Although the city’s planning staff had recommended study of the plan, Director of Planning and Environmental Services Steve Chase said that the Council was worried about the slippery slope effect of such an action. “That land conversion is a big deal,” he said, noting planning staff’s recommendation last year to deny a general plan amendment allowing conversion of agricultural land at Bishop Ranch, which is located within city limits. “Why are we being held to fixing a real estate financial dilemma?” queried Chase, who was the County’s Deputy Planning Director when Glen Annie’s management approached the County with the Glen Annie Fields Plan. When the golf course project was begun in 1994, the agricultural land use designation was maintained, along with a conditional use permit granted by the County allowing a golf course to operate there. According to those rules, said Chase, the land is supposed to revert to pure agricultural zoning should the golf course fail.

It’s unfortunate, because a lot of the people who play in Goleta will go to La Purisima [in Lompoc] and take revenue away from the City,” said Gary Rhodes.

One of the key issues facing golfers affected by Glen Annie’s potential closure has been the availability of similarly-priced public courses in the area. While Glen Annie offers rates ranging from $39-74 per game - depending upon a variety of factors, mostly whether a game is played on the weekend or during the week - the only other nearby course with comparable rates is the Santa Barbara municipal course, which charges $40-50, and which is known by most players to be less challenging and more crowded. The other two public courses, Sandpiper and Rancho San Marcos, charge $139-159 and $95-120 respectively. “It’s unfortunate, because a lot of the people who play in Goleta will go to La Purisima [in Lompoc] and take revenue away from the City,” said Gary Rhodes, president of the Glen Annie Mens’ Club, which offers its members discounted rates and participation in monthly tournaments.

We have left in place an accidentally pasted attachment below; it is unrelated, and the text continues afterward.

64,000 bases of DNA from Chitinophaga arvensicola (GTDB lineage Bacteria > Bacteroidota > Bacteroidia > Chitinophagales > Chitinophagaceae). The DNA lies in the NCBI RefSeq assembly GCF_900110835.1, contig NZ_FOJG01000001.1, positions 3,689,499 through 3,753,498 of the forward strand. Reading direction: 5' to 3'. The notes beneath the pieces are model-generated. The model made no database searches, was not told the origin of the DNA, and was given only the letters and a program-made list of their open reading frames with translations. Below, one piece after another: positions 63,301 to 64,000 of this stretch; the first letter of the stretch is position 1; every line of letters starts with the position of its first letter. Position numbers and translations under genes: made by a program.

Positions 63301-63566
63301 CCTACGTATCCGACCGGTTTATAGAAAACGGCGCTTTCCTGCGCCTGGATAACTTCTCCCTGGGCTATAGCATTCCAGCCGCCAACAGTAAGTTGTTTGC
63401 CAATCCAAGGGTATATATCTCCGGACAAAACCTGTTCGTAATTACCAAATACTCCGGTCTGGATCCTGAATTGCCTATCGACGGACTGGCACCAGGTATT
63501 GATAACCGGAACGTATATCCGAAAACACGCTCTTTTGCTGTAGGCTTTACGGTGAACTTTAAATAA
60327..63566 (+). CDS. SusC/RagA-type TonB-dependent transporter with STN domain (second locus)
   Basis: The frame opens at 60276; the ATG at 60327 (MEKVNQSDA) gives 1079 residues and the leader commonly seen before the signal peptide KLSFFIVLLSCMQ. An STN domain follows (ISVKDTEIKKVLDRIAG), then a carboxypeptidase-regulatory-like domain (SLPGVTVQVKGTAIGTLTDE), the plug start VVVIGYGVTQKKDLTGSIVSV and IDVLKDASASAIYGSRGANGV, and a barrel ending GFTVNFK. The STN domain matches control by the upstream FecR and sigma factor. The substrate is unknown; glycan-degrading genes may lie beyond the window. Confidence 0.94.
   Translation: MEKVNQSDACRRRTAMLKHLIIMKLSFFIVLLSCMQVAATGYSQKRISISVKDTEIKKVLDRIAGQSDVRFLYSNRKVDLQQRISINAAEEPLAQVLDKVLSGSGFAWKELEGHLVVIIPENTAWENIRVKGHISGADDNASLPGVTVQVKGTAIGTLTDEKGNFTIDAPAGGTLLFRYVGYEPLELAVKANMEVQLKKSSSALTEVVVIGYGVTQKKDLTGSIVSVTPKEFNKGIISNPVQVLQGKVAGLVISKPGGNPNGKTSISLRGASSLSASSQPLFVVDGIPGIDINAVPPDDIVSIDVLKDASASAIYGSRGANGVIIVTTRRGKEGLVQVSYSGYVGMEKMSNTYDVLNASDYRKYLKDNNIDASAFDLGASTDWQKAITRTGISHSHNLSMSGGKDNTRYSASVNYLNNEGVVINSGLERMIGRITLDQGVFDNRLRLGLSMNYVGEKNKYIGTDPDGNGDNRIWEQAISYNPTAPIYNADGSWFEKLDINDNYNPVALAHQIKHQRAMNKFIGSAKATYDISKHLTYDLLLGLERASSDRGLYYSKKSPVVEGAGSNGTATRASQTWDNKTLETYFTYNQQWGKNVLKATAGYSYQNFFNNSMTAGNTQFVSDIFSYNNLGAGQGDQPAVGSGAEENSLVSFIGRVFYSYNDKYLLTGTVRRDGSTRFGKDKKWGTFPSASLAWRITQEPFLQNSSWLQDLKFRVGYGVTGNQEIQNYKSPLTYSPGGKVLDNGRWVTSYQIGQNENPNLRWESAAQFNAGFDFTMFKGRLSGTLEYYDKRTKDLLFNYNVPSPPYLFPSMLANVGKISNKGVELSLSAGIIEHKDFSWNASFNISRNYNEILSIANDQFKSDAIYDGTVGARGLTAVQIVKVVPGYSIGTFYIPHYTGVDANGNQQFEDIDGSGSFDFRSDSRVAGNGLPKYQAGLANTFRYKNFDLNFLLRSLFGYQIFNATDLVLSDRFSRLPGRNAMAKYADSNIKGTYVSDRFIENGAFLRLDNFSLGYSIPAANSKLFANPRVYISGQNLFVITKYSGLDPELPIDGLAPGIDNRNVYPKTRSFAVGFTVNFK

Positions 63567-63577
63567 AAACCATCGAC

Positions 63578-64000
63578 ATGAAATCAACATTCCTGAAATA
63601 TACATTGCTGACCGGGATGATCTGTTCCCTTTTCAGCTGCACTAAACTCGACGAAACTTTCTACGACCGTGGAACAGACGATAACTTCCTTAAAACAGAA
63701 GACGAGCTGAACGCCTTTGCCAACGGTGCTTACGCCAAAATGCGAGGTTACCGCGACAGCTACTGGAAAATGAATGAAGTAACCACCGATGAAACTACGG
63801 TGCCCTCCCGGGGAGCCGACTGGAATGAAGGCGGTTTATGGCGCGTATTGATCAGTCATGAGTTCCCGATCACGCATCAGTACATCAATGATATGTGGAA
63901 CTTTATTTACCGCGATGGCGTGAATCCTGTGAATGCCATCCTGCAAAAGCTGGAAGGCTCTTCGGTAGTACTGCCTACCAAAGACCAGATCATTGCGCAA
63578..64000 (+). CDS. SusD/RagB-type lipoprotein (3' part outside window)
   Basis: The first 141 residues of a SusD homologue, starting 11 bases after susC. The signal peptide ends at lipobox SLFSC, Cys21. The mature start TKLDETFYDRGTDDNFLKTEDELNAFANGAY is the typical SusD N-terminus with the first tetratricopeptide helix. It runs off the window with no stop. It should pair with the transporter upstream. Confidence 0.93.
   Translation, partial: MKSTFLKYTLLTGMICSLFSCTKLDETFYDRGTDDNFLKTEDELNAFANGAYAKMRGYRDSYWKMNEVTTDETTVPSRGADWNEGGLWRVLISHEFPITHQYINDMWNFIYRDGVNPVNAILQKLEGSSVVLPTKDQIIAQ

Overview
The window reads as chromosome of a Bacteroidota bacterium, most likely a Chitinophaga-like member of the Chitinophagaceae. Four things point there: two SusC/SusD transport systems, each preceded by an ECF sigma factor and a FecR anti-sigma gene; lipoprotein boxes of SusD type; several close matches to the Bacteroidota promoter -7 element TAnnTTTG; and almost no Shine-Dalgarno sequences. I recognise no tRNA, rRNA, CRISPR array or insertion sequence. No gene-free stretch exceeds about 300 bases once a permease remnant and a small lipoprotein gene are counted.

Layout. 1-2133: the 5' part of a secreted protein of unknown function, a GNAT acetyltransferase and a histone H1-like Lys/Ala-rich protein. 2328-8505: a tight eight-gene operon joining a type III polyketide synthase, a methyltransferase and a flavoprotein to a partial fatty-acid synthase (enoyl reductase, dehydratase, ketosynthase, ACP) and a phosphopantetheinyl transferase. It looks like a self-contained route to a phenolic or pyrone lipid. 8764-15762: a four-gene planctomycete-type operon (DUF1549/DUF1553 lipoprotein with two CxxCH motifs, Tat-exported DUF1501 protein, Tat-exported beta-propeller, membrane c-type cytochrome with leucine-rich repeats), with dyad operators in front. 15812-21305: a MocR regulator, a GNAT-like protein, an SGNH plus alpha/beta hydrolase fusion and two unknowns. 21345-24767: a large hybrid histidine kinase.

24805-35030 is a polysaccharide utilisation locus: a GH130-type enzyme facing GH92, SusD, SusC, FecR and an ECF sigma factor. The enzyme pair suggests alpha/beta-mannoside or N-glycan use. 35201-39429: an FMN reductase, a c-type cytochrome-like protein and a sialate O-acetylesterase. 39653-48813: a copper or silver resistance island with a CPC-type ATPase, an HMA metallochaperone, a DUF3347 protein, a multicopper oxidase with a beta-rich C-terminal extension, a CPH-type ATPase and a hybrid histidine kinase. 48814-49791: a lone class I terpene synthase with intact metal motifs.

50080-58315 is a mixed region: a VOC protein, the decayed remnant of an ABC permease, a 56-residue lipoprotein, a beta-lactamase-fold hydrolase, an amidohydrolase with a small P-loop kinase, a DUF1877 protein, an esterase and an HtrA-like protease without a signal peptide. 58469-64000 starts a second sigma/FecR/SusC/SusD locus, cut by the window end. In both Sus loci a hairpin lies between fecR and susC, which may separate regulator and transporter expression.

Citing past economic viability studies, Mike Dingman - a ValleyCrest Senior Vice President who has been personally involved in the golf course’s management since its inception - said that while the future of the property is uncertain, it is unlikely that it will revert to agricultural use. With current zoning, possibilities include selling the four 40-acre parcels as large estates, selling the entire property to another golf course operator, or to another developer that could try its luck later. “At the end of the day, I’d like to see [Glen Annie Golf Club] still benefit the customers and community that have supported us the 12 years we’ve been open,” said Dingman with a note of sadness in his voice. “It wasn’t in the cards for us.”